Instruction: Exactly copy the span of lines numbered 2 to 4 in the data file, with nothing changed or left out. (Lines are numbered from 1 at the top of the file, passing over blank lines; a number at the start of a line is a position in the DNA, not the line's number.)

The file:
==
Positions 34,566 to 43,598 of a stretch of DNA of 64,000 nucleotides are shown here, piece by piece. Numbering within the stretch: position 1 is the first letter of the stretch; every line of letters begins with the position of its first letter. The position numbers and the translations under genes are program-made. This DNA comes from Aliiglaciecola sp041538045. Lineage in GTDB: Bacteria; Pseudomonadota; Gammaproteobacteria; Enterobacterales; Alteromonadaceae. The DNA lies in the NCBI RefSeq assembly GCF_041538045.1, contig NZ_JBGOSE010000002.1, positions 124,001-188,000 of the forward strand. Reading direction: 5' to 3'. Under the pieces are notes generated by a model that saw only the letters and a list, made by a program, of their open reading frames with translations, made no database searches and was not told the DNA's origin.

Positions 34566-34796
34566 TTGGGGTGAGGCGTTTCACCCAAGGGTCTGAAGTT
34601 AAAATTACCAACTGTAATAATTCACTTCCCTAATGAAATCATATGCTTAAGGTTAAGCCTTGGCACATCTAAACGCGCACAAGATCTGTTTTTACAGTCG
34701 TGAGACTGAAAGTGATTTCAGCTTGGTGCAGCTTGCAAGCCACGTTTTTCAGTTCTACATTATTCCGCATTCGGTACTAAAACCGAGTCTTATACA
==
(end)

Positions 34566-34796
34566 TTGGGGTGAGGCGTTTCACCCAAGGGTCTGAAGTT
34601 AAAATTACCAACTGTAATAATTCACTTCCCTAATGAAATCATATGCTTAAGGTTAAGCCTTGGCACATCTAAACGCGCACAAGATCTGTTTTTACAGTCG